As for getting tasks done, I'd probably be well qualified to dispute that smartphones and tablets aren't enough as I use them both much more frequently for creation/editing than I do a traditionally held PC (laptop, desktop). Plus, for a post like this, it would have made all kinds of sense to do this on my mobile - there's nothing so complex about writing a post with colored, bloded text that's complex (my leanings to writing HTML and CSS proficently do bias me here).

Nevertheless, the thinking of power density as being an addressible or challengable aspect of mobile versus PC computing is interesting. i wonder what is possible, and what physics laws are being held too tightly toward from making that change faster.

Pat Smellie said...

While power is extremely important. You cannot directly compare the requirements. The larger screen on a laptop requires more power. The rate of increase in performance from battery technology is no match for the advancement we see from semi's, so the Post PC era is several generations down the road because of both silicon and battery technology. You cannot directly compare cell battery requirements against the laptop, because the screen is using a huge percentage of available power. We need enough screen real estate to accomplish the task, so things like the iPad provide a low power solution to a laptop like task. I think when we are looking at 15NM die and we mature voice recognition technology we can create a interface in cell phone form factor which has the power of present day laptops so the "smart phone" with a "Smart Assistant" will eliminate the need for a laptop for a bunch of use cases. When is the difficult question since we need a number of technologies to come together, but by 2015, I think folks who use a keyboard and mouse will be considered old school and touch and voice will become the predominate interface.

Dean Bubley said...

Antoine, Pat

Thanks for your comments.

The issue I see is that PCs are essential for *some* use cases and therefore the majority of people in the developed world will continue to want access to them.

e.g. a keyboard is used for creating long reports, processor for doing heavy-duty tasks like SAP or photoshop or financial trading, developing software & websites, major rework of Facebook pages etc.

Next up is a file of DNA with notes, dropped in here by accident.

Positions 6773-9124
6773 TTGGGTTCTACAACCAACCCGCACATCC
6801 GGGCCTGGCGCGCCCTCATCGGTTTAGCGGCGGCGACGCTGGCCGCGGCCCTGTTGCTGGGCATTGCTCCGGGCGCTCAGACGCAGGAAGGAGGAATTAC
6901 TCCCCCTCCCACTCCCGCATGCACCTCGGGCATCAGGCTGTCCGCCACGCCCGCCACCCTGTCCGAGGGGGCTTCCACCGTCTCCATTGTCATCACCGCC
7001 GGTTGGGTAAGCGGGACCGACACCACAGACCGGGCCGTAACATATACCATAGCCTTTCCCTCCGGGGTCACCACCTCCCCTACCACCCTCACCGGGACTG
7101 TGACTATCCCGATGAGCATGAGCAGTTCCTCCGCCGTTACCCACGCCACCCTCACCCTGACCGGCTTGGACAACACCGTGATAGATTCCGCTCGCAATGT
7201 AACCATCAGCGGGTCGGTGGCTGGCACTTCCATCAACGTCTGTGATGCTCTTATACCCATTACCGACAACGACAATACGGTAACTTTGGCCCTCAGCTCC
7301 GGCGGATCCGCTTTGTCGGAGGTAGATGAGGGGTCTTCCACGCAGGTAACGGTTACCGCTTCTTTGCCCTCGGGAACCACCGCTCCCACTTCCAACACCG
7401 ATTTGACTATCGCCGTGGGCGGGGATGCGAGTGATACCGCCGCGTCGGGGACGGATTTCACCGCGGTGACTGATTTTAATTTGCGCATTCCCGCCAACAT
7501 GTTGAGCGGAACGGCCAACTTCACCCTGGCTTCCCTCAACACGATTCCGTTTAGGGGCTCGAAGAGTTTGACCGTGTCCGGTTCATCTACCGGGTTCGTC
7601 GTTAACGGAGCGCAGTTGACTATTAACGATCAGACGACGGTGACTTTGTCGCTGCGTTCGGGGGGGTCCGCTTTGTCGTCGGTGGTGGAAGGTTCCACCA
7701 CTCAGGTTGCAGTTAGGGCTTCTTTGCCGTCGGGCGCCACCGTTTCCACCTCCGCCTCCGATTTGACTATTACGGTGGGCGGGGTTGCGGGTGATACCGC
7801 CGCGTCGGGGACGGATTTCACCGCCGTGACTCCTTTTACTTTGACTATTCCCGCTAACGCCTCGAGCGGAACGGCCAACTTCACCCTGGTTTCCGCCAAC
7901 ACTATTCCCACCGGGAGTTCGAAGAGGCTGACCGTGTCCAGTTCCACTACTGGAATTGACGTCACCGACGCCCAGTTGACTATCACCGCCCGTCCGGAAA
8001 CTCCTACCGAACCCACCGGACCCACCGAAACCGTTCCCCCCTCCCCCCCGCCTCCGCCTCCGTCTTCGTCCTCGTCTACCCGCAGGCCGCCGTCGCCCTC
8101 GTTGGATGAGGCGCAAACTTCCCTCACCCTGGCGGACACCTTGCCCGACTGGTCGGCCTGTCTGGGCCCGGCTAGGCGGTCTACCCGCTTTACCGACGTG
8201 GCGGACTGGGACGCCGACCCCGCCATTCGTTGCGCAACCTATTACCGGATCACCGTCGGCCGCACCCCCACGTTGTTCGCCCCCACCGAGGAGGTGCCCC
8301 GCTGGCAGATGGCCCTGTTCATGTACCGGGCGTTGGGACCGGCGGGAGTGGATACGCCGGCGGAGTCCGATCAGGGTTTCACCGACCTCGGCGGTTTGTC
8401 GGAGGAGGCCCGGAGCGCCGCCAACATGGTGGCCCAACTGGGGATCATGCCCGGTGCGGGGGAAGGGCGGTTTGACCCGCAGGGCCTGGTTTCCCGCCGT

Pat - is there a reason why PCs cannot also adopt 15nm technology or more modern batteries? In general, I see no value in a "smart assistant", and negative value in most voice-input technologies apart from a handful of use cases (eg while driving).

Brian S Hall said...

Interesting view. I write about smartphones on my site (but have no vested interest) and believe we are in the 'post PC' era. However, until we have wireless power and/or significantly longer battery life for these devices, they will have a fundamental weakness that PCs/laptops do not.

Adrian Brophy said...

I agree overall with this article, and particularly about the vested interests, but had a personal experience today that showed me abruptly that lines are blurring much more than I had thought.

The difference was thinking to take my iMacs wireless keyboard on the train with me. It's tiny and much lighter than any laptop and importantly works effortlessly over bluetooth with iOS4 devices such as my phone.

Where once I'd be faced with a decision as to whether to respond to an email on a laptop or a mobile depending on how much typing was involved, this solution gave me an option to use the phone (though propping up an iphone isn't easy!) in a laptop context. For simple apps such as email - there more than enough battery and processing power in a smartphone, and the only limiting factor was the ergonomics.

What seems to be happening is that PCs will always have a distinct place, but they do occupy a shriking oval on the Venn diagram reserved for tasks where a lot of computing power is needed along with the ergonomic design and energy supply that permits longer periods of work. For other usage scenarios, other form factors - whether tablets or smartphones will deliver the goods as well or even better and their share will grow correspondingly.